Custom Language

By using the WordTaggerBase as a base, you can create custom syntax highlighting for any custom language. In this article we will create basic highlighting for the Python programming language.

Let's define the following class which will be responsible for classifying the words of the opened document.

Example 1: The custom tagger

public class PythonTagger : WordTaggerBase 
{ 
    private static readonly string[] Keywords = new string[] 
    { 
        "False", "None", "True", "and", "as", "assert","break", "class",  
        "continue", "def", "del", "elif", "else", "except", "for", "from", 
        "global", "if", "import", "in", "is", "lambda", "nonlocal", "not",  
        "or", "pass", "raise", "finally", "return", "try", "while", "with", "yield" 
    }; 
 
    private static readonly string[] Comments = new string[] 
    { 
        "#" 
    }; 
 
    private static readonly string[] Operators = new string[] 
    { 
        "+", "-",  "", "/" 
    }; 
 
    public static readonly ClassificationType FruitsClassificationType = new ClassificationType("Fruits"); 
 
    private static readonly string[] Fruits = new string[] 
    { 
        "apple", "banana",  "cherry" 
    }; 
 
    private static readonly Dictionary<string, ClassificationType> WordsToClassificationType = new Dictionary<string, ClassificationType>(); 
 
    static PythonTagger() 
    { 
        WordsToClassificationType = new Dictionary<string, ClassificationType>(); 
 
        foreach (var keyword in Keywords) 
        { 
            WordsToClassificationType.Add(keyword, ClassificationTypes.Keyword); 
        } 
 
        foreach (var preprocessor in Operators) 
        { 
            WordsToClassificationType.Add(preprocessor, ClassificationTypes.Operator); 
        } 
 
        foreach (var comment in Comments) 
        { 
            WordsToClassificationType.Add(comment, ClassificationTypes.Comment); 
        } 
 
        foreach (var comment in Fruits) 
        { 
            WordsToClassificationType.Add(comment, FruitsClassificationType); 
        } 
    } 
 
    public PythonTagger(Telerik.Windows.Controls.RadSyntaxEditor editor) 
      : base(editor) 
    { 
    } 
 
    protected override Dictionary<string, ClassificationType> GetWordsToClassificationTypes() 
    { 
        return PythonTagger.WordsToClassificationType; 
    } 
 
    protected override bool TryGetClassificationType(string word, out ClassificationType classificationType)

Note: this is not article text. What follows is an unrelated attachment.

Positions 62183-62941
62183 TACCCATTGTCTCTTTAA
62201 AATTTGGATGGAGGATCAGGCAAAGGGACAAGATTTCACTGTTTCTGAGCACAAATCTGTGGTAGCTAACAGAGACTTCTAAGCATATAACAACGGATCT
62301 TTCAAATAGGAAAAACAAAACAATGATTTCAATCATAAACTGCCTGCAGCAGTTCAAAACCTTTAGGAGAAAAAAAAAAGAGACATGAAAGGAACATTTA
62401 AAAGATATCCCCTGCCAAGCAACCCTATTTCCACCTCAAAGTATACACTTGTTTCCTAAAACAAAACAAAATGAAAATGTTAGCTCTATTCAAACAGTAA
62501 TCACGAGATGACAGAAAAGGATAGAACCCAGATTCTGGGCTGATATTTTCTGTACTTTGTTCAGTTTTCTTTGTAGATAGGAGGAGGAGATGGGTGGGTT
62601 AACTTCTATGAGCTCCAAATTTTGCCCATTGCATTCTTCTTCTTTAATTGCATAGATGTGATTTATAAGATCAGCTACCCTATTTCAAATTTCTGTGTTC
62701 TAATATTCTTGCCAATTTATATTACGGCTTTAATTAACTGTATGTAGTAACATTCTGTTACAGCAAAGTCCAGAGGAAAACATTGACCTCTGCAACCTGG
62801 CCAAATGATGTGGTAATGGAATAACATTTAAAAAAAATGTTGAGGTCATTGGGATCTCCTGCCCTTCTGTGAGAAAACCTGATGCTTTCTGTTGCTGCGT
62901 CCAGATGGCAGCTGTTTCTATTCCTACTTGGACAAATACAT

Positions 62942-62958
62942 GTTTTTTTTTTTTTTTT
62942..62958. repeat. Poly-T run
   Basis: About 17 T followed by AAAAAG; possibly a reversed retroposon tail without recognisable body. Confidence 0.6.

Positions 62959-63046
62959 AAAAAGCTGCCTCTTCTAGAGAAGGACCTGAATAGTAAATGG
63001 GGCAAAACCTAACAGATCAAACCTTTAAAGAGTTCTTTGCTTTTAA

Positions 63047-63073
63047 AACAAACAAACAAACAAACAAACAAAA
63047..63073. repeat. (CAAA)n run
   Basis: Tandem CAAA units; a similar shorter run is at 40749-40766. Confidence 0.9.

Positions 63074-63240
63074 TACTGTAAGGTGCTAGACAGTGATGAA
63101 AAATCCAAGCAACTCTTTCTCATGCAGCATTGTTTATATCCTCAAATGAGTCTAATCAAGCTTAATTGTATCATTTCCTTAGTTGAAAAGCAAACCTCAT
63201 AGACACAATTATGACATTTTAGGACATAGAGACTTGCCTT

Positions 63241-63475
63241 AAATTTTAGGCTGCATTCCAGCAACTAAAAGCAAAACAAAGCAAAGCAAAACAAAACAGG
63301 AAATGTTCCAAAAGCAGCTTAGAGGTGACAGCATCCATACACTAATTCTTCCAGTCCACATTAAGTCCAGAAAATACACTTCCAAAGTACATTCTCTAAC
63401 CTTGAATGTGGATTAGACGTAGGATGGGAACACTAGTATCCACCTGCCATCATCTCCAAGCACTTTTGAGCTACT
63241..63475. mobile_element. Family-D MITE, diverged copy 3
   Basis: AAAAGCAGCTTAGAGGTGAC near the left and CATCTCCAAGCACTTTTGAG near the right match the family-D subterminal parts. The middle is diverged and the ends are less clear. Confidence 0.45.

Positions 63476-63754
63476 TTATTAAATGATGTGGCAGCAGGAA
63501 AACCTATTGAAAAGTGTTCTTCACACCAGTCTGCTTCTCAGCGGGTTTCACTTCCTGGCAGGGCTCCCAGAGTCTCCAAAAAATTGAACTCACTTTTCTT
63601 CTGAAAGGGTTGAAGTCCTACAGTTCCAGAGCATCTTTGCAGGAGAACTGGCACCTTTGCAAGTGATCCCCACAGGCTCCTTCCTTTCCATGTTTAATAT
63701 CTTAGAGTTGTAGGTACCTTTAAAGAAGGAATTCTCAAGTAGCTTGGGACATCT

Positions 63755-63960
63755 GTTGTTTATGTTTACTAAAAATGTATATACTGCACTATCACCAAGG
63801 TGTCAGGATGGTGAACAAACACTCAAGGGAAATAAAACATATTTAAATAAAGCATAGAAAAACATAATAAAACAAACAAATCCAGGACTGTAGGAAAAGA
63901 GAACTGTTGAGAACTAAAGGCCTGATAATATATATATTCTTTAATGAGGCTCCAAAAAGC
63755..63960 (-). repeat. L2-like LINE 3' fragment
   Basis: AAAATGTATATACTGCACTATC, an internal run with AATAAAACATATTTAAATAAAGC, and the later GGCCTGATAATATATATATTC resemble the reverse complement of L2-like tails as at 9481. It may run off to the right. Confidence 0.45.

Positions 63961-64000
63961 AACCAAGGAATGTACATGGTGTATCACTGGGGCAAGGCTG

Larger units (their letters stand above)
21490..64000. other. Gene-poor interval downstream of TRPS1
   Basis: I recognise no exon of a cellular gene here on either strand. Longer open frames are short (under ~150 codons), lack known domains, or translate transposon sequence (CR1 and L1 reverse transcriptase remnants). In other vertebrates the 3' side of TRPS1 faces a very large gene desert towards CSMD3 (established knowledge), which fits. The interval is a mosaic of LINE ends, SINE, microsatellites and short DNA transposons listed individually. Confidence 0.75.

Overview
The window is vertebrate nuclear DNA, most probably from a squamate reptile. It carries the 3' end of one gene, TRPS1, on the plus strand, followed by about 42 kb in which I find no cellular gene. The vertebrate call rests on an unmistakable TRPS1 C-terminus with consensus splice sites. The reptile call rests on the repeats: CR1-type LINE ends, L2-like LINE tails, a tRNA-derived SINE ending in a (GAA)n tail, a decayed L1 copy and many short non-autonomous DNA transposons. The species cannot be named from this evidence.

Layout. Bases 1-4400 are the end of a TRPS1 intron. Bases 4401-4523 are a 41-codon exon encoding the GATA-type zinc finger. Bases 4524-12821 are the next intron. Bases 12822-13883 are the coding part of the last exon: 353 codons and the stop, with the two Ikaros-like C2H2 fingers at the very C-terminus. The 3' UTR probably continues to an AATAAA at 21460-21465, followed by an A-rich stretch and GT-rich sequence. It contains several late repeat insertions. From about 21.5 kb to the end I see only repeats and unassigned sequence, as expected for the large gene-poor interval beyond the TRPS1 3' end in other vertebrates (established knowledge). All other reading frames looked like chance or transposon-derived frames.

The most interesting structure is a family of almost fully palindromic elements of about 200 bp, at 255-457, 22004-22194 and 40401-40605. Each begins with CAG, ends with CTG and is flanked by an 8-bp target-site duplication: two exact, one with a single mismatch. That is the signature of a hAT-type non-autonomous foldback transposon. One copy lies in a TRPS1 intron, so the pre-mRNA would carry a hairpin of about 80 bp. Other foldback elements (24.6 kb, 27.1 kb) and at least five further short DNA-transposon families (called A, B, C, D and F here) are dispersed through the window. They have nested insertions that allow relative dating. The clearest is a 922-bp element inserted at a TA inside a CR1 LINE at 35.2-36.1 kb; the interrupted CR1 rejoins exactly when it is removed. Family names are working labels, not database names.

{ 
        int number; 
 
        if (int.TryParse(word, out number)) 
        { 
            classificationType = ClassificationTypes.NumberLiteral; 
            return true; 
        } 
 
        return base.TryGetClassificationType(word, out classificationType); 
    } 
} 
The code above defines custom arrays of words which are then assigned a *Keyword, **Comment, Operator or the custom Fruits classification type. In addition, in the TryGetClassificationType method override we assign the NumberLiteral classification type to any word that can be parsed to an integer.

We can then register the custom tagger in RadSyntaxEditor's TaggersRegistry just as we would with any other tagger. We also add custom TextFormatDefinitions with specific foregrounds for the NumberLiteral, Operator and the custom FruitsClassificationType which we created earlier.

Example 2: Registering the custom tagger

var pythonTagger = new PythonTagger(this.syntaxEditor); 
if (!this.syntaxEditor.TaggersRegistry.IsTaggerRegistered(pythonTagger)) 
{ 
    this.syntaxEditor.TaggersRegistry.RegisterTagger(pythonTagger); 
} 
 
this.syntaxEditor.TextFormatDefinitions.AddLast(ClassificationTypes.NumberLiteral, new TextFormatDefinition(new SolidColorBrush(Colors.Red))); 
this.syntaxEditor.TextFormatDefinitions.AddLast(ClassificationTypes.Operator, new TextFormatDefinition(new SolidColorBrush(Colors.YellowGreen))); 
this.syntaxEditor.TextFormatDefinitions.AddLast(PythonTagger.FruitsClassificationType, new TextFormatDefinition(new SolidColorBrush(Colors.LightCoral))); 
Upon loading some Python code in the editor you will observe a result similar to the one illustrated in Figure 1.

Figure 1: The custom Python tagger

The custom Python tagger

See Also

In this article
Not finding the help you need? Improve this article